This thesis deals with the shear design of Cross Laminated Timber (CLT) elements stressed by concentrated loads which are locally reinforced by means of self-tapping screws with continuous threads. A simplified model is presented using an effective width for the calculation of the shear stresses in the vicinity of point supports or concentrated loads. Laboratory tests supply material-mechanical principles to determine the interaction of rolling shear stresses and compression perpendicular to the grain. In addition to experimental tests theoretical models are developed to examine the load bearing behaviour of CLT-elements reinforced by self-tapping screws. Preliminary tests with plate elements provide initial experience with these reinforcements under biaxial load transfer. Finally a design concept validated by means of the test results is proposed.
In this study, glulam beams were strengthened by inserting compressed wood (CW) blocks into the precut rectangular holes with one-thirds of the beam depth from the top of the beams. This practice was to make use of moisture-dependent swelling nature of the compressed wood which was conditioned with the moisture content significantly lower than the ambient one. The test results showed that a pre-camber was produced in the mid-span of the beam reinforced due to expansion of the compressed wood blocks on the top part of the beam. As a result, significant initial tensile and compressive stresses were generated on both the top and the bottom extreme fibres of the beam, respectively. Subsequent bending tests revealed that the initial stiffness and load carrying capacity of the pre-stressed beams were increased significantly in comparison to the beam without pre-stressing.
Journal of the Society of Materials Science, Japan
Glued laminated timber (glulam) composed of mechanical-graded lamina shows higher strength reliability than lumber. However the glulam still has wider strength distribution than steel or concrete for structural applications because of the large difference between the mean and the lower limit value. This study aimed at reduction of the coefficient of variation of the glulam in bending strength by partial reinforcement technique using wooden sheets. The wooden sheets made from bamboo or white oak were covered to several defects on the surface of glulam such as large knots and finger joints. The strength performance and the reinforcement effect for the bending test of the glulam with reinforcement materials were evaluated.
As a result, it was clarified that a bamboo sheet (two layers) or a white oak sliced veneer sheet could reinforce the defects, and the average of bending strength was improved due to the improvement in the lower value in the strength distribution.
Fibre-reinforced polymers (FRPs) are effective in the flexural stiffening and strengthening of structural members. Such systems can be optimised if accurate numerical models are developed. At present, limited information is available in the literature on numerical models that can predict with good accuracy the nonlinear behaviour of FRP reinforced low-grade glued laminated timber beams. This paper discusses the development of a finite element model, which incorporates nonlinear material modelling and nonlinear geometry to predict the load–deflection behaviour, stiffness, ultimate moment capacity and strain distribution of FRP plate reinforced glued laminated timber beams manufactured from mechanically stress graded spruce. Beams with and without sacrificial laminations are modelled and their performance is compared to unreinforced glued laminated timber beams. The model employed anisotropic plasticity theory for the timber in compression. The failure model used was the maximum stress criterion. Strong agreement was obtained between the predicted behaviour and the associated experimental findings. It was deduced from comparing the results from the numerical model with experimental findings that the FRP plate succeeds in increasing the performance of the adjacent timber significantly. The model is a useful tool for examination of the effect of reinforcement percentage and will be used for optimisation of the hybrid beam.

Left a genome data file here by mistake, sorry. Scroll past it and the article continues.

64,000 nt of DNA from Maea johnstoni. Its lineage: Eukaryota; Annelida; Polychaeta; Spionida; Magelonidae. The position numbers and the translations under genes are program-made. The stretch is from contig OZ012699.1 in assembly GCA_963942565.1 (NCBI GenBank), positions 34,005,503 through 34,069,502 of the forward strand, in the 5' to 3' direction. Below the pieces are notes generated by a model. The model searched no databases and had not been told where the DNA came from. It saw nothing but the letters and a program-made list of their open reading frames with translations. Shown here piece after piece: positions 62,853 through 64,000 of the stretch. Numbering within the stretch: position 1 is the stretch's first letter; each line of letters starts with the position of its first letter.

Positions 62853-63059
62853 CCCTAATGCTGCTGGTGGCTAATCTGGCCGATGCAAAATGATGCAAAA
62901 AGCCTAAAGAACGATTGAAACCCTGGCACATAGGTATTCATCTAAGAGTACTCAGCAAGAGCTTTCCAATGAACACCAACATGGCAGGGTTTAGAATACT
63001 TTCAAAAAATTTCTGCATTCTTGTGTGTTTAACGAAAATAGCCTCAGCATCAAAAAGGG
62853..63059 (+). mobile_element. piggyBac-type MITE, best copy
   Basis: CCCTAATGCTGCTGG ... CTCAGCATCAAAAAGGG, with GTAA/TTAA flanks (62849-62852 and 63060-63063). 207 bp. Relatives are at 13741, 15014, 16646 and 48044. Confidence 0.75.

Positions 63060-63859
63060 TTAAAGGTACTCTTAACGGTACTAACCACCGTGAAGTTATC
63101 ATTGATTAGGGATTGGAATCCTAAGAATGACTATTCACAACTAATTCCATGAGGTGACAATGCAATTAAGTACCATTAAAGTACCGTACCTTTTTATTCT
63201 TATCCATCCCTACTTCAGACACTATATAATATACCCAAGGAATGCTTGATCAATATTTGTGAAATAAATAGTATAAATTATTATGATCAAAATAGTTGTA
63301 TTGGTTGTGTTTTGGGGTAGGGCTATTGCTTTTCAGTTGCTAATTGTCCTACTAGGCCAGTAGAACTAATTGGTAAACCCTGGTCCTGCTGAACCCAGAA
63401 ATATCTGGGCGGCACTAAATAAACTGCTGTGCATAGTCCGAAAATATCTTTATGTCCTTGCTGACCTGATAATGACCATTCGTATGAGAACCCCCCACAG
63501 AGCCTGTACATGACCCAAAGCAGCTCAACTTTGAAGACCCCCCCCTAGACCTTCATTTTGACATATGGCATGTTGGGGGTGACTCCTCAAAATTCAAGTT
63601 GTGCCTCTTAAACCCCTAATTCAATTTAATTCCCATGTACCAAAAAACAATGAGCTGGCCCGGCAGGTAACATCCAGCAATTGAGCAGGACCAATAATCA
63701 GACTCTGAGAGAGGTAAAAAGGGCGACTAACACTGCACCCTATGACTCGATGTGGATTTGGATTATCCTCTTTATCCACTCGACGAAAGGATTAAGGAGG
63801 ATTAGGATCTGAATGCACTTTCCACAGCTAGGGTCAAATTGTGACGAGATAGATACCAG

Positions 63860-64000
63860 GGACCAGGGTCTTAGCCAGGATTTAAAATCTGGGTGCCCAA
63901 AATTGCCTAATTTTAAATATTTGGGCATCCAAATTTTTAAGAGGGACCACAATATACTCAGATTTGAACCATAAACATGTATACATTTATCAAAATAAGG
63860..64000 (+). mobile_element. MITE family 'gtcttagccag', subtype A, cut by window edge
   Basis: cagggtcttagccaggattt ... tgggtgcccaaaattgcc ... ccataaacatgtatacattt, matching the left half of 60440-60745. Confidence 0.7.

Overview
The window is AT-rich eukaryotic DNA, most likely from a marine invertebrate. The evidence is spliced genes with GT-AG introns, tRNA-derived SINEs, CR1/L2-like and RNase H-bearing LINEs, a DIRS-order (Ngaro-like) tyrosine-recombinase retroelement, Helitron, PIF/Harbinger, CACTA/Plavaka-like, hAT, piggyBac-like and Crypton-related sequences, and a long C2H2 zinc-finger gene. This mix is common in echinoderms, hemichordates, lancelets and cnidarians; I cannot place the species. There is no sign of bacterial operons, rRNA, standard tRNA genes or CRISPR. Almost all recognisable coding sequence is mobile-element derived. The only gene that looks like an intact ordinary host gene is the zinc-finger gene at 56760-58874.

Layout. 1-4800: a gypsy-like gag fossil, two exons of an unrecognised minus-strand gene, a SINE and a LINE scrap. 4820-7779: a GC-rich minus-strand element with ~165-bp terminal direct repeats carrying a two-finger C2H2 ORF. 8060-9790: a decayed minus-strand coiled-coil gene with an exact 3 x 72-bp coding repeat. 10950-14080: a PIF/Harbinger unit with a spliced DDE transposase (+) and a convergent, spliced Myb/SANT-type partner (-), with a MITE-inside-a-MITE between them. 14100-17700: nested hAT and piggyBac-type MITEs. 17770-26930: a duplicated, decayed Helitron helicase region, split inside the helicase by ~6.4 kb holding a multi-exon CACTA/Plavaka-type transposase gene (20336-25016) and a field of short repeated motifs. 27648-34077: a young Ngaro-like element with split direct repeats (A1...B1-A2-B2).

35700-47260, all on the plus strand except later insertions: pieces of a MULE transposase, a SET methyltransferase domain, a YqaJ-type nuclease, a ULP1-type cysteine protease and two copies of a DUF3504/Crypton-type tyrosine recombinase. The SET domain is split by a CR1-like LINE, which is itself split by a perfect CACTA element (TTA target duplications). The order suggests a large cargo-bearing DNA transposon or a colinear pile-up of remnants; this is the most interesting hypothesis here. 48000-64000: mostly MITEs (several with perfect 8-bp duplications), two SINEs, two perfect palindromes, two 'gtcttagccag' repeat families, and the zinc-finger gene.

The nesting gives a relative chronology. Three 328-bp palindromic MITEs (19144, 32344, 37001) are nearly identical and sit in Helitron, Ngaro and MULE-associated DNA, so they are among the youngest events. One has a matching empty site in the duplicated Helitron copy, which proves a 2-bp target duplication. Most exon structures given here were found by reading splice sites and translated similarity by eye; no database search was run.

Openings are usually required to allow services like plumbing, sewage pipes and electrical wiring to run through beams. This prevents an extra depth of the floor/ceiling, while preserving architectural considerations. The introduction of large opening causes additional tension perpendicular to grain in timber beams. The low tensile strength perpendicular to grain of wood allows crack formation. Crack propagation around the hole considerably decreases the load-carrying capacity of the beam. However, in most cases, crack formation and propagation around the hole can be prevented by the use of an appropriate reinforcement. Screw, glued-in rods, and plywood are alternative options for the reinforcement. Design of the reinforcement requires that the working mechanism of the reinforcement is fully understood and properly addressed. In addition, reinforcement should be designed for actions produced in the section of the beam weakened by the hole. The current paper uses a simple truss model around the opening to calculate the tensile force in the reinforcement. Two simple formulations for design of the reinforcement are derived and compared with numerical and experimental results, showing an overall good correspondence. The proposed truss model can be considered for incorporation in future codes of practice.